I wish I'd thought of that earlier....
What's up Doc? Day 5 at the RIJF...

No confusion over fusion . . . Day 4 for Jazz@Rochester

As the clouds started to rise up for the afternoon thunderstorm, I started the day out early at the 5:30 set of the Cindy Blackman Quartet. Blackman had received some advance press and there is always her connection to rocker Lenny Kravitz to raise the buzz a bit, but her early set at Harro East was not packed and I think that was a result of this buzz as well. More than one person said they didn't check her out because they thought the gig was going to be along the lines of jazz-rock fusion. Although Blackman and the members of her quartet—J.D. Allen on tenor sax, Carlton Holmes on Piano & Fender Rhodes, and George Mitchell on bass—played a set that ranged through a number of styles, their playing was firmly grounded in the jazz idiom and showed this group of youngsters have some great chops on their instruments.  Blackman's skills on the drums lived up to both the buzz and the video and recordings I had heard beforehand—she's a monster on the trap set (although her drums were giving her a bit of trouble during the first set, but kept the beat going for the most part with one hand while fixing her set with the other). Sometimes a piece just sounded like one long drum solo--but in a good way. The booms of thunder coming from outside were lost in those coming out of those sticks and skins.  Blackman was third strong African-American woman leading in this year's RIJF. As I'm married to a strong black woman, I like seeing more of that.

Came into Christ Church for the first time to catch Miguel Zenón, who had already started playing by the time I made it across from Harro East.  When I said in my preview post that the church would be an  "acoustically interesting" space, I must confess that I had actually heard music in Christ Church. It's a big, cavernous space and the sound they had set up was just not up to it.  While I loved what I heard, the sound was muddy and Zenón's blowing was lost in the mix at times.  Anyway, I had to cut out early to head over to David Liebman's second set.

David Liebman Quartet photoI got a great seat to see the Dave Liebman Quartet. Didn't know what to expect from this cat who has been around a long time, but whom I had somehow managed to miss in my aural meanderings through jazz. The Montage was packed, a few of whom were there for a second round, and the SRO crowd was very appreciative of Lieb's dynamic and challenging music.  His quartet—Tony Marino on bass, Marko Marcinko on drums, and Vic Juris on guitar—worked the interplay with Liebman's soprano and tenor saxophone. Marcinko stood out as he used all manner of noisemakers and all parts of his trap set in inventive ways. Although Liebman's writing and playing is sometimes on the freer side of jazz, this powerful and driving set was accessible and one of my standout performances so far this RIJF. One standout was a tune was Dimi and the Blue Men, which was inspired by hearing a popular West African singer's voice Lieb heard everywhere during a 60th birthday trip to Mauritania.  At the end, festival producer John Nugent came in with his sax and sat in with the quartet. Nugent was Lieb's student in Canada for a time.  This was the first time I had heard Nugent play outside of the after hours straightahead vein. That cat can blow....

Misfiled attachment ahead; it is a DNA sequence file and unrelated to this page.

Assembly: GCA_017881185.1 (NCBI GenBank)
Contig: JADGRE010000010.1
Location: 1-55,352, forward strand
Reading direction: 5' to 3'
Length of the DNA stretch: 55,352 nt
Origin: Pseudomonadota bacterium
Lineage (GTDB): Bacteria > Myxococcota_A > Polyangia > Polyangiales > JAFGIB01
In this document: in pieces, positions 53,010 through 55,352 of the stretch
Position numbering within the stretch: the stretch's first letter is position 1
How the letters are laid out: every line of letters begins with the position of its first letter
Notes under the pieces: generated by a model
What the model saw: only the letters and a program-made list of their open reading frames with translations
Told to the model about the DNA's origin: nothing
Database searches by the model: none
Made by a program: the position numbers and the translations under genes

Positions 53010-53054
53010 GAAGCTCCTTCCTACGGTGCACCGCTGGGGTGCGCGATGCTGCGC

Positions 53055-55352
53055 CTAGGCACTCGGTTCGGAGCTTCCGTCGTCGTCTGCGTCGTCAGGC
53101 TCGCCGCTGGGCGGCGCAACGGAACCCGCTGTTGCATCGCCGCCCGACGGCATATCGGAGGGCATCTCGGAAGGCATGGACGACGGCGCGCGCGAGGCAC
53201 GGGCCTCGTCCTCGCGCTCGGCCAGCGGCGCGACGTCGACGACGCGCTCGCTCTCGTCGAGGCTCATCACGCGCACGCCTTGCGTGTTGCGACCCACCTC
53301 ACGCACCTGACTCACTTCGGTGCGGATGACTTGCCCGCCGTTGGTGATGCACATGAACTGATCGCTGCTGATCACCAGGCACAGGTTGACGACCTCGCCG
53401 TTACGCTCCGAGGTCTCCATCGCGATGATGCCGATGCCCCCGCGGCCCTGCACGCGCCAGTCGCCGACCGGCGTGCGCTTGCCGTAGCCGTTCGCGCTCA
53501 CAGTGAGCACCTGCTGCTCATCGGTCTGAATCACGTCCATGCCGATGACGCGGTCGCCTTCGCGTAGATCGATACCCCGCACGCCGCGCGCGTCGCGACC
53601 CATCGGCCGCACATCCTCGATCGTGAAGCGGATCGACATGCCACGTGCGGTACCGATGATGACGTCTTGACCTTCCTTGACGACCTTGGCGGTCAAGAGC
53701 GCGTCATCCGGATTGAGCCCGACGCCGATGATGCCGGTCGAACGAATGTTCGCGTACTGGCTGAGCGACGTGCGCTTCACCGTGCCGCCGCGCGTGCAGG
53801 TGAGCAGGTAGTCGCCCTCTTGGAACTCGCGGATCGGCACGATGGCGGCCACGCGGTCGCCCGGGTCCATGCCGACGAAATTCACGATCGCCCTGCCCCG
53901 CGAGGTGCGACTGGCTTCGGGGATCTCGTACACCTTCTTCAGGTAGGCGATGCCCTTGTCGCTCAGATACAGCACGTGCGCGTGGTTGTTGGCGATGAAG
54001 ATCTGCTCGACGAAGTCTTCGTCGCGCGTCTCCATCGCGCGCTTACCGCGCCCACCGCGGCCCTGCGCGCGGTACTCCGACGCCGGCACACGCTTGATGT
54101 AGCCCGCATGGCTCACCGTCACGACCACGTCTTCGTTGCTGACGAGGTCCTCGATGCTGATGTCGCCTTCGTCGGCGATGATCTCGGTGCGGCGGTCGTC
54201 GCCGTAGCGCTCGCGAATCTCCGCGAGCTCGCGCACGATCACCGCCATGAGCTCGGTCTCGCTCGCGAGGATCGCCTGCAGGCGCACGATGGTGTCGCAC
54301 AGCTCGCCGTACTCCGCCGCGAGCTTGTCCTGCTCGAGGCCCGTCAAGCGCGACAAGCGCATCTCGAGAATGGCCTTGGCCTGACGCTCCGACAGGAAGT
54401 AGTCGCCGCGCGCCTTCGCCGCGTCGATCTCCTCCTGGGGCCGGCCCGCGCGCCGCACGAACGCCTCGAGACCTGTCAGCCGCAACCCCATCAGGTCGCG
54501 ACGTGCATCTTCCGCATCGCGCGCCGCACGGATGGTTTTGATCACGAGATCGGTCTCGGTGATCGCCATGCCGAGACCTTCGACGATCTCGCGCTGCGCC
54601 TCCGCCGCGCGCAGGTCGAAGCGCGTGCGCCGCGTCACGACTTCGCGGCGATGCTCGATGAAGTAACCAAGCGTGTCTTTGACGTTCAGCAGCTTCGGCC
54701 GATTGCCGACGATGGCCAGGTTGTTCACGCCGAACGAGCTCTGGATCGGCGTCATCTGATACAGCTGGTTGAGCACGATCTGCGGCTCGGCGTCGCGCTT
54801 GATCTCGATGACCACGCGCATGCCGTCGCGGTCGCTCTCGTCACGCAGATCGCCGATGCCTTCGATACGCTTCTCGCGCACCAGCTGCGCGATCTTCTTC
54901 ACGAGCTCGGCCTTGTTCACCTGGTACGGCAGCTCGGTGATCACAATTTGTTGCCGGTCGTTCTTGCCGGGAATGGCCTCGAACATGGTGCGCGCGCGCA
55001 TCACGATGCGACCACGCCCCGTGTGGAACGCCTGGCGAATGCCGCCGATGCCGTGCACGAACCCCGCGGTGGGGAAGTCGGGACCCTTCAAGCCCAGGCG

One rant, though.  Montage needs to figure out some way to deal with the noise from those who are outside of the music room in the bar area during performances. Especially with challenging and dynamic music such as that of Liebman's group, the cascade of voices coming from the other side of the curtain made it hard to concentrate on the music for those sitting toward that end of the room (and there were quite a few of us there). There is no door so that isn't an option (and it would make it more difficult for the wait staff to get in and out, which is difficult enough with the crowds). RIJF house staff don't have to shut people down entirely, but they should take into account the type of performance and music and then try to keep it to a lower hum.

I walked back over to Swan Street to get in line for Lou Donaldson at 10:00 pm in Kilbourn Hall. Surprisingly enough, this was my first time in Kilbourn during the 2008 RIJF.  The line was already to Swan by the time I got there, but Seth and Jane were a bit ahead of me and saved me a seat.  Donaldson is 81 years old, but still a "player" in more than one sense of the word.  As is common with these cats who came up with all the greats (James Moody was another), Donaldson was full of stories and jokes.  He also has a few opinions on the place that straightahead and bebop have in the jazz firmament ("We play bebop ... very fast, very tricky ... not recommended for fusion and confusion musicians.").  At 81, Donaldson can blow and he's still fast and tricky. He mentioned coming to play Rochester often during the heyday of the Pythodd and other jazz clubs in town. Donaldson's quartet included two Japanese musicians—B-3 player Akiko Tsuruga, who Donaldson noted "of course by her name you can tell she's from Alabama" and drummer Fukushi Tanaka (he, of course, was from "Mississippi"). They were both monsters on their instruments—with Tanaka tearing it up in a 5-minute solo and Tsuruga making the organ sing as only a B3 can do. On guitar was Eric Johnson, who walked though the hall during one solo on wireless, and played a great foil to Donaldson's still speedy runs on tenor sax.

While I hesitated when asked "are you going over to the hotel?," the fatigue of the last few days got the better of me and I drove home to get some shut eye, so I can do the day job as well.

Some other voices can be found in the following places:

This post was originally published on JazzRochester.


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